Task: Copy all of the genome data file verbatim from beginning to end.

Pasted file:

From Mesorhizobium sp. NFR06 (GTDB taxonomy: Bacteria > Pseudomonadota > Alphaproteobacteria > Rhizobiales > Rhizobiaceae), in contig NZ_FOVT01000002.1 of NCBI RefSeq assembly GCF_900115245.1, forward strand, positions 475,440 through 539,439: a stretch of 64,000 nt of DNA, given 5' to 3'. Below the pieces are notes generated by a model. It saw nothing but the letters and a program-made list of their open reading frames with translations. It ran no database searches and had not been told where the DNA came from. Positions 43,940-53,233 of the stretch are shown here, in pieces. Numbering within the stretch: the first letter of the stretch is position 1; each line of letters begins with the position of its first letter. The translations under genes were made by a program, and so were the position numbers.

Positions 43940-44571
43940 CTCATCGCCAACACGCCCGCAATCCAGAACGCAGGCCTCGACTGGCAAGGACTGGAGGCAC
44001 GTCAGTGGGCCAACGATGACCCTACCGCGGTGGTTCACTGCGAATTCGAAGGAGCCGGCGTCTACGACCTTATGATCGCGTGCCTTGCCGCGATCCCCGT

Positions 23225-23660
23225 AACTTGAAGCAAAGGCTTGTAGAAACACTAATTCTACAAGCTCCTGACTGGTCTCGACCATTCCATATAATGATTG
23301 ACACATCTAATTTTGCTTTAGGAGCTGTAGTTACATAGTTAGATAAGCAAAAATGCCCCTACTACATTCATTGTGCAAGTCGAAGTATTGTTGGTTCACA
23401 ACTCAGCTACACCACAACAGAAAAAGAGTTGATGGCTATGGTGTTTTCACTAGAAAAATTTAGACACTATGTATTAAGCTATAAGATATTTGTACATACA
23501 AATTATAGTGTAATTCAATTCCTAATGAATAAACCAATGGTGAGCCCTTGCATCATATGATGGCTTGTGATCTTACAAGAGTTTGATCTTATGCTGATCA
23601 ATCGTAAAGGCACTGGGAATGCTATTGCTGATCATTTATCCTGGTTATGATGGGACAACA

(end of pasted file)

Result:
From Mesorhizobium sp. NFR06 (GTDB taxonomy: Bacteria > Pseudomonadota > Alphaproteobacteria > Rhizobiales > Rhizobiaceae), in contig NZ_FOVT01000002.1 of NCBI RefSeq assembly GCF_900115245.1, forward strand, positions 475,440 through 539,439: a stretch of 64,000 nt of DNA, given 5' to 3'. Below the pieces are notes generated by a model. It saw nothing but the letters and a program-made list of their open reading frames with translations. It ran no database searches and had not been told where the DNA came from. Positions 43,940-53,233 of the stretch are shown here, in pieces. Numbering within the stretch: the first letter of the stretch is position 1; each line of letters begins with the position of its first letter. The translations under genes were made by a program, and so were the position numbers.

Positions 43940-44571
43940 CTCATCGCCAACACGCCCGCAATCCAGAACGCAGGCCTCGACTGGCAAGGACTGGAGGCAC
44001 GTCAGTGGGCCAACGATGACCCTACCGCGGTGGTTCACTGCGAATTCGAAGGAGCCGGCGTCTACGACCTTATGATCGCGTGCCTTGCCGCGATCCCCGT

Positions 23225-23660
23225 AACTTGAAGCAAAGGCTTGTAGAAACACTAATTCTACAAGCTCCTGACTGGTCTCGACCATTCCATATAATGATTG
23301 ACACATCTAATTTTGCTTTAGGAGCTGTAGTTACATAGTTAGATAAGCAAAAATGCCCCTACTACATTCATTGTGCAAGTCGAAGTATTGTTGGTTCACA
23401 ACTCAGCTACACCACAACAGAAAAAGAGTTGATGGCTATGGTGTTTTCACTAGAAAAATTTAGACACTATGTATTAAGCTATAAGATATTTGTACATACA
23501 AATTATAGTGTAATTCAATTCCTAATGAATAAACCAATGGTGAGCCCTTGCATCATATGATGGCTTGTGATCTTACAAGAGTTTGATCTTATGCTGATCA
23601 ATCGTAAAGGCACTGGGAATGCTATTGCTGATCATTTATCCTGGTTATGATGGGACAACA